Trail, greenway and park infrastructure projects stimulate economic activity and help residents lead healthier lives

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Undoubtedly, park trails, greenways and other infrastructure further stimulate construction and economic development. An example of the strong return on investment of trails and similar outdoor recreational assets: the Chuck Huckelberry Loop puts the great outdoors within reach for thousands of Tucson, Arizona residents. It is a system of shared-use paved trails and short stretches of buffered bike paths connecting Cañada del Oro, Rillito, Santa Cruz, and Pantano River parks to the Julian Wash and Harrison Road greenways.

Construction of the loop began in the 1980s as a flood control project along the Rillito River. Today, approximately 137 miles of paved, car-free trails and bike paths have been completed, with plans to build additional trails.

Besides healthy recreation for residents, The Loop has also generated many economic benefits. A 2013 economic impact study showed The Loop provides a major return on investment for residents of Pima County and Tucson. For every dollar invested in The Loop, Pima County realizes an economic benefit of $9.40. This includes immediate returns such as jobs created and outdoor recreation expenditures by residents and visitors, as well as long-term benefits such as healthcare cost savings. By one estimate, the construction of Loop created 9.6 jobs for every million dollars spent on construction.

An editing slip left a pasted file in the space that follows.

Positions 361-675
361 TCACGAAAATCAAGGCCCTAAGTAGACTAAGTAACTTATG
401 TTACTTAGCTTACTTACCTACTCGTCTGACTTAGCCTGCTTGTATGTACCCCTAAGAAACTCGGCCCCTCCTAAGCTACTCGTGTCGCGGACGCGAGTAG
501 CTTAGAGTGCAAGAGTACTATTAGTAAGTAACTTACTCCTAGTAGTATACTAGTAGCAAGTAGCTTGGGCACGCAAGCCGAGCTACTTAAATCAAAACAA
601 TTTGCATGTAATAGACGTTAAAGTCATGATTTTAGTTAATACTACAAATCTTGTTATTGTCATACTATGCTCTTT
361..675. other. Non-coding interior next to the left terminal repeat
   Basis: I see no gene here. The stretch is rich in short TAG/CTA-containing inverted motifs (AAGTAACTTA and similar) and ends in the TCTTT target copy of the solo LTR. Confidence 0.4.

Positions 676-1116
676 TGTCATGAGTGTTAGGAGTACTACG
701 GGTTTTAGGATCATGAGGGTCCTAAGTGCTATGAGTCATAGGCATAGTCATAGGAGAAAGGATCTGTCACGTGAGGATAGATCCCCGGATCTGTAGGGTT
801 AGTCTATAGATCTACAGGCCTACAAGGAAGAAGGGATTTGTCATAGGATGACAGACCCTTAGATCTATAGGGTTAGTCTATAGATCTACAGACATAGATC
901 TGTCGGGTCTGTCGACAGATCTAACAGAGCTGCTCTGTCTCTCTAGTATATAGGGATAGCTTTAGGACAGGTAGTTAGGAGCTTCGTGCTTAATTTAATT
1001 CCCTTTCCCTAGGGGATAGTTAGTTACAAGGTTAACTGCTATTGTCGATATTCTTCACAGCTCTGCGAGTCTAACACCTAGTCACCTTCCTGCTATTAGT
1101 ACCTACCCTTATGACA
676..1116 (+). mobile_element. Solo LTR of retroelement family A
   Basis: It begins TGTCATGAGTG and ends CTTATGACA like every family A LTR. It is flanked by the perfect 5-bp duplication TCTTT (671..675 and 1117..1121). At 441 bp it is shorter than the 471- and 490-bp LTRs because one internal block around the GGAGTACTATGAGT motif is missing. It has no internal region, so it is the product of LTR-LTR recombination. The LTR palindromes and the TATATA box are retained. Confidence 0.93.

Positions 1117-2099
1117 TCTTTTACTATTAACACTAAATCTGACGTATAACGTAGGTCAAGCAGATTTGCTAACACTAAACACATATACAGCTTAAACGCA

The Loop has also helped attract new businesses to the area. Sharon Bronson, chairwoman of the Pima County Board of Supervisors, explains, “When Caterpillar was relocating its mining division here, The Loop was an important recruiting tool.” In fact, Caterpillar’s new office building is adjacent to The Loop on the Santa Cruz River, just west of downtown Tucson. Caterpillar will create more than 500 jobs in the new structure in its first five years.

“Similarly, Raytheon, the region’s largest private employer, is urging its employees to use The Loop to get to work,” Bronson says. Raytheon is located just south of the Julian Wash Greenway portion of The Loop.

The loop is the result of the Pima County Regional Flood Control District (RFCD) stabilizing the banks of the Rillito River and other rivers with a soil-cement mix and building the shared-use road above it. above the banks. A record-breaking monsoon season in 2021 demonstrated that improved banks protected private property from flood waters from a 50-year-old storm.

There’s no question that spending on trails, park infrastructure, and operations helps keep the US economy buoyant. The shared impact of capital spending and operations by local parks and recreation agencies in the United States produced more than $166 billion in economic activity in 2017 (latest data available). The estimate comes from the latest Economic Impact Survey from the National Recreation and Park Association (NRPA), a nonprofit organization that works to advance public parks, recreation and conservation.

The Fairfax County, Va. Park Authority and its contractor have constructed the next segment of the Pohick Stream Valley Trail, scheduled for completion in late 2021. For this new segment, crews are constructing approximately 2,200 linear feet of 8 foot-wide paved track and a new bridge. The project will connect the existing trail network in Burke Station Park to Hillside Road near Old Keene Mill Road. This connection will provide increased access to recreational facilities and the Virginia Railway Express Rolling Road station. The new trail segment will serve both pedestrians and cyclists and create approximately two miles of fully accessible continuous creek valley trail from Burke Lake Road to Hillside Road for people of all abilities.